My son is 3 and the school refuses to come to the house and pick him up like last year. Is there guidelines?

Question:He was in this program before and they picked him up from home and dropped himi off everyday without any problems. He is 3 now and we live on a private street and they want him to walk to the end of the block (which is a busy street). I think he is too young to be out there alone. It is very hard for me to walk him there because I have a baby with special needs and cant bring her out there in the heat (right now its abouut 110 and higher at the time they are picking up children to go to school). They are also telling the same thing to my neighbors child who is mentally and physically handicapped. Isnt there rights for handicapped children or young children in California? This doesnt seem right to me. Anyone have any suggestions?

Answers:
Call the school bard r superintendant. this is not right preschoolers and special needs kids should be picked up at there door
The ride is free--- just take your child down to the corner and put him on the bus... The rules have changed and so must you...
Usually the transportation is door-to-door, especially for preschoolers and definitely for Special Ed kids like your neighbor's. Call for an IEP for the neighbor's child & address transportation in it. For you, you might need to see if you can get an IEP (one of those Family kinds) for your baby, so with Section 504 that'll make the bus driver come to your house, too. Ask the Special Ed SELPA director about it.
Most school districts have regulations against going on a private street. They also cannot go into the parking lot of an apartment complex. I work with special Education and our bus (in Oklahoma) cannot go down private streets, they must be a public street and cannot go into the apartment complex. There is a certain place that the bus goes to at the apartment. Your child is to young to walk and be alone to wait on a bus. If at all possible see if maybe you can get your street status to a public street then the bus will be able to go down it.
Call the director of the program and see what they can work out.
Different places have different guidlines but where I'm from. A mentally or physically handicapped child is usually picked up at their house. The school can't make you walk wayyyy down the street. The pre-k buses here stop right in front of the houses because they aren't school age children where everyone goes to the same school and busstop. If it's a private program that you as a parent pay for they should stop in front of each student's house.



Also more than likely, they stop at the other kids' houses, and are just being ignorant towards you and your neighbor. I personally would no longer spend money on a program that isnt willing to make a few changes in a bus route.
It is likely the bus is not allowed to stop on the street or some other similar rule. It is really stupid and inconvenient but there are traffic laws and rules that likely make it impossible to stop at your street in front of your house. We came up against this a few years ago and tried to get it revoked with no luck. Maybe if there is another family on your street with similar situation you can take turns walking the kids to the end of the street.
Under Pulic Law 94-142, those children ages 3-21 who are handicapped or physically disabled shall be provided by any school that receives Federal funds with any/all special services necessary to provide an education to them.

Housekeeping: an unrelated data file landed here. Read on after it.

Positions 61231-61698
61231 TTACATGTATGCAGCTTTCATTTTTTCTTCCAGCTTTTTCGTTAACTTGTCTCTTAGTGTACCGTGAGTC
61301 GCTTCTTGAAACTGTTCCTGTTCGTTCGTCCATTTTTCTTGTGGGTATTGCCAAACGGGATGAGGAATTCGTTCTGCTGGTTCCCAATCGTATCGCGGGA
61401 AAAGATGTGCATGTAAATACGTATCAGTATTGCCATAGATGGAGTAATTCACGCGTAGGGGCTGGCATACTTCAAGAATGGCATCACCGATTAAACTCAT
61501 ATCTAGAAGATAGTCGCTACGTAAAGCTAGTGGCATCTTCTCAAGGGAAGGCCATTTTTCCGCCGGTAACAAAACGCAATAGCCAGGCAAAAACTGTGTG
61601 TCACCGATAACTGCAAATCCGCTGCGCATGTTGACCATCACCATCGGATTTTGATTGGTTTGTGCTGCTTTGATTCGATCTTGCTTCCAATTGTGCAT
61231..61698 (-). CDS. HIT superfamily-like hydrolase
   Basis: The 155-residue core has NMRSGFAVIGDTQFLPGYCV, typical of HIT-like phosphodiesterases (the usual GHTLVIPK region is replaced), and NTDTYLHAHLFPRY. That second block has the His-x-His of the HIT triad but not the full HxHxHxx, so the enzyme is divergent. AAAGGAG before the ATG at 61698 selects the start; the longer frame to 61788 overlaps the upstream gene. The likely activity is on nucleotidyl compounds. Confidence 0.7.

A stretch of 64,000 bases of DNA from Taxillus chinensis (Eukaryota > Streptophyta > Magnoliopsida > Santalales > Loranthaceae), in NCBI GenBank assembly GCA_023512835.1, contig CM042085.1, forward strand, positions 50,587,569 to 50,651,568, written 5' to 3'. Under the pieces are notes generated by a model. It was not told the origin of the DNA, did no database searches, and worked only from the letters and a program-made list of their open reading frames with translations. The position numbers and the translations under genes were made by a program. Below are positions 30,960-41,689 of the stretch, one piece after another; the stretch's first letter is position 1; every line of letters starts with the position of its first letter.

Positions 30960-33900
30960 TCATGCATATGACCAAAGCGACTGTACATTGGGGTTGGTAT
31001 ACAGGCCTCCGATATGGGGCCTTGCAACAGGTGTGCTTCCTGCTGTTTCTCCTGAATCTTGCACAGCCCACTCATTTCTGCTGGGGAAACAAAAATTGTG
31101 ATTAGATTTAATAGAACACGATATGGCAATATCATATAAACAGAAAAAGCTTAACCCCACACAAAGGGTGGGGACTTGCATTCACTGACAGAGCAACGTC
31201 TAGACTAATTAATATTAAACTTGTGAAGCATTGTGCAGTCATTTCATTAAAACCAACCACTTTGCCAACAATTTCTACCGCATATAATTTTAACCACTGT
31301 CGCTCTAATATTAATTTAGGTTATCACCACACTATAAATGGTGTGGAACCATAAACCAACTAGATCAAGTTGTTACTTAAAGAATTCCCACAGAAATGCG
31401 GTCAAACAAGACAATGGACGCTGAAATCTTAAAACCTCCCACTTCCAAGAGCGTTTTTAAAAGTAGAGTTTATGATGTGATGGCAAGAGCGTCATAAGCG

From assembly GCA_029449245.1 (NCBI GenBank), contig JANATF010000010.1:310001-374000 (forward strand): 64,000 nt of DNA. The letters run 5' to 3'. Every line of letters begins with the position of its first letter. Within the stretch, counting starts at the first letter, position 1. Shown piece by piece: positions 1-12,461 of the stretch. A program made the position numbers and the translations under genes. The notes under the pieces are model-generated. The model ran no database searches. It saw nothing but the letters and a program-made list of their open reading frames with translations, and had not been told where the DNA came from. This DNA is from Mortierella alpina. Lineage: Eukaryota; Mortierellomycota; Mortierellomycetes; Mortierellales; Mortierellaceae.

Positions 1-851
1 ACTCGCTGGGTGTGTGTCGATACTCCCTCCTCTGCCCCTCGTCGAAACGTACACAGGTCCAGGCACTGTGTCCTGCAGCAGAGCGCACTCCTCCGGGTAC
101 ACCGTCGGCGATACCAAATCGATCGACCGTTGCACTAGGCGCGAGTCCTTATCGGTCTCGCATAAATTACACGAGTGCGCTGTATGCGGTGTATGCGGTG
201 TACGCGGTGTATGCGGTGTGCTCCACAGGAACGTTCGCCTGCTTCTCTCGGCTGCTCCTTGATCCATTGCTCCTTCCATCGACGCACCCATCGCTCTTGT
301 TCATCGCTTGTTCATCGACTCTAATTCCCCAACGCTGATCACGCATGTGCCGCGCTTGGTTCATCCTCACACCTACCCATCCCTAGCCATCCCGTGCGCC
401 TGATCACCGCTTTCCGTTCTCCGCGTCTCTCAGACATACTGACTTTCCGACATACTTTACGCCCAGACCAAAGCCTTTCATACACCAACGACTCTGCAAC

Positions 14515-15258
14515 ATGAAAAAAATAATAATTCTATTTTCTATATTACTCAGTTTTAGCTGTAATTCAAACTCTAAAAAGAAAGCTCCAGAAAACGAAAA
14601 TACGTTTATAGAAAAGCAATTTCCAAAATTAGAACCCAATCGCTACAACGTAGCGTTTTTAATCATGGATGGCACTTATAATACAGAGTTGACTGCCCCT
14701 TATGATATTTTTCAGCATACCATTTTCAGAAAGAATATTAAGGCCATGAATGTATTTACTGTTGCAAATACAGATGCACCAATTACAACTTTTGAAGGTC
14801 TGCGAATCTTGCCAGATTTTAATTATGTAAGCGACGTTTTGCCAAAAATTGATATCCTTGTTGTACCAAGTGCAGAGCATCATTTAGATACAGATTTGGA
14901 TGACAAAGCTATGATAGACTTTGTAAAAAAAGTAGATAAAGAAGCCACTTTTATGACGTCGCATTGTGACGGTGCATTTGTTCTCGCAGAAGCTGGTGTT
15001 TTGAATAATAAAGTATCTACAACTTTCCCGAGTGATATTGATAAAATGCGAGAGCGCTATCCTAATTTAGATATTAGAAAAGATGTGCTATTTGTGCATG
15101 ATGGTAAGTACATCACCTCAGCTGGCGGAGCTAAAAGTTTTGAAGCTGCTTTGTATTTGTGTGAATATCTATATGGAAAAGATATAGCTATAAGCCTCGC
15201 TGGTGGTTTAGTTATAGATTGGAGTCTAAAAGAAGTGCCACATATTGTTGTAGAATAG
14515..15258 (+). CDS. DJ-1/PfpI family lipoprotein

I suggest your neighbor contact an attorney.

Your district, depending upon policies of your local school board, may be able to refuse to pick up your child in front of your house. Any hardship you believe you have, and any special privileges you believe you deserve, will have to be taken up with your local school board.
Just drive him to school to keep your other child safe.

In our area, they only bus kids that live more than a mile away from the school. No matter what your age in that mile, your family must get you to school. I am not aware of any exceptions.
Try going over the bus driver, explain your situation to their boss. Your neighbors children definitely have rights, it's called the Americans with Disabilities Act and the IDEA laws. Does she have a case manager or someone from special services at the school she can contact?? That would be her best bet.
The transportation supervisors do the best they can with making routes and trying to get children in to school with the amount of time they have. There may be different children on the route this year that live farther out, and to get everyone in at the needed time, the route has to be altered to get everyone in.

You have to think about time constrains for the bus drivers and children on the bus, also buses have to have so much turn around space. Buses are not allowed to back up either with children on the bus.

I am almost positive that there is no rules or laws that say a child has to be picked up in front of their house.

In our district there are many pick up points to help save time in order to get everyone to school at the needed time.

It's the schools job to try and get ALL the children in to school, which makes it difficult for individuals with special needs or circumstances.

Sorry
although i think they should be more help full to you and your neighbor could you as neighbors come to some agreement between you
If this is a private preschool then they do not have to accommodate door-to-door service. There are reasons why preschool generally write up contracts. If you did not sign a contract stating that they would assist you in door-to-door transportation service then they can deny you. Not every preschool provides transportation for their children. However, if you have signed a contract and it does not state specifically that they may deny you in this situation then you have a breach of contract and you can definitely take action against it.